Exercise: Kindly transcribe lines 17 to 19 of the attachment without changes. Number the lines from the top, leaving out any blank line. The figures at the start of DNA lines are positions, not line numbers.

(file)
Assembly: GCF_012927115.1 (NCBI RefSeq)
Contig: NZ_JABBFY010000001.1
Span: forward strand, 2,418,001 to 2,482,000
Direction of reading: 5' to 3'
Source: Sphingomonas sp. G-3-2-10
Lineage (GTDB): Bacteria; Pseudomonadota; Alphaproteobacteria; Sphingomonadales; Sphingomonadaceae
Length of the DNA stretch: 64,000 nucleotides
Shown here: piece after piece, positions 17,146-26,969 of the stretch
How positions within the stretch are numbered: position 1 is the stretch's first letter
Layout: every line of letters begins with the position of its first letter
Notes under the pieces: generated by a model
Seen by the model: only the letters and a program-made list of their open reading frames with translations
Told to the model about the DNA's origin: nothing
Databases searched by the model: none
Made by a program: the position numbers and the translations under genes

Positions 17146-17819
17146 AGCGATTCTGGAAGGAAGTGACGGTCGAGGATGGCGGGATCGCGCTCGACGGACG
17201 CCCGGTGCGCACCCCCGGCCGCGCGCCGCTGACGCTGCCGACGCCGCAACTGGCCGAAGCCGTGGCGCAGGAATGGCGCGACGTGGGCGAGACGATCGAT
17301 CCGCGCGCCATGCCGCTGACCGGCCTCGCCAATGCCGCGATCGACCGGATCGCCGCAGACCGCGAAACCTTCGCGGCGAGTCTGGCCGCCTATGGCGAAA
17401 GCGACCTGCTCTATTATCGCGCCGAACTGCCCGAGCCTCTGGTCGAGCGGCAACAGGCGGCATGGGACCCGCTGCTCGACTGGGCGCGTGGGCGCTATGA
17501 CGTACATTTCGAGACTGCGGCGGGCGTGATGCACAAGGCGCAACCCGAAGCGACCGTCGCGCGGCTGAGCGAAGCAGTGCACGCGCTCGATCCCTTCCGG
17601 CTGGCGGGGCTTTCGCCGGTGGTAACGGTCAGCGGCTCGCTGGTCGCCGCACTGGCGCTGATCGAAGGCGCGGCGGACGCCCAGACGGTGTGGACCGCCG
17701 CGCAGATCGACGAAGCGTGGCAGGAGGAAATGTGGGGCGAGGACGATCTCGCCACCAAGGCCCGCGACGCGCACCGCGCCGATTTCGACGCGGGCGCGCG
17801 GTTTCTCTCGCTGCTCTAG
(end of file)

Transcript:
17146 AGCGATTCTGGAAGGAAGTGACGGTCGAGGATGGCGGGATCGCGCTCGACGGACG
17201 CCCGGTGCGCACCCCCGGCCGCGCGCCGCTGACGCTGCCGACGCCGCAACTGGCCGAAGCCGTGGCGCAGGAATGGCGCGACGTGGGCGAGACGATCGAT
17301 CCGCGCGCCATGCCGCTGACCGGCCTCGCCAATGCCGCGATCGACCGGATCGCCGCAGACCGCGAAACCTTCGCGGCGAGTCTGGCCGCCTATGGCGAAA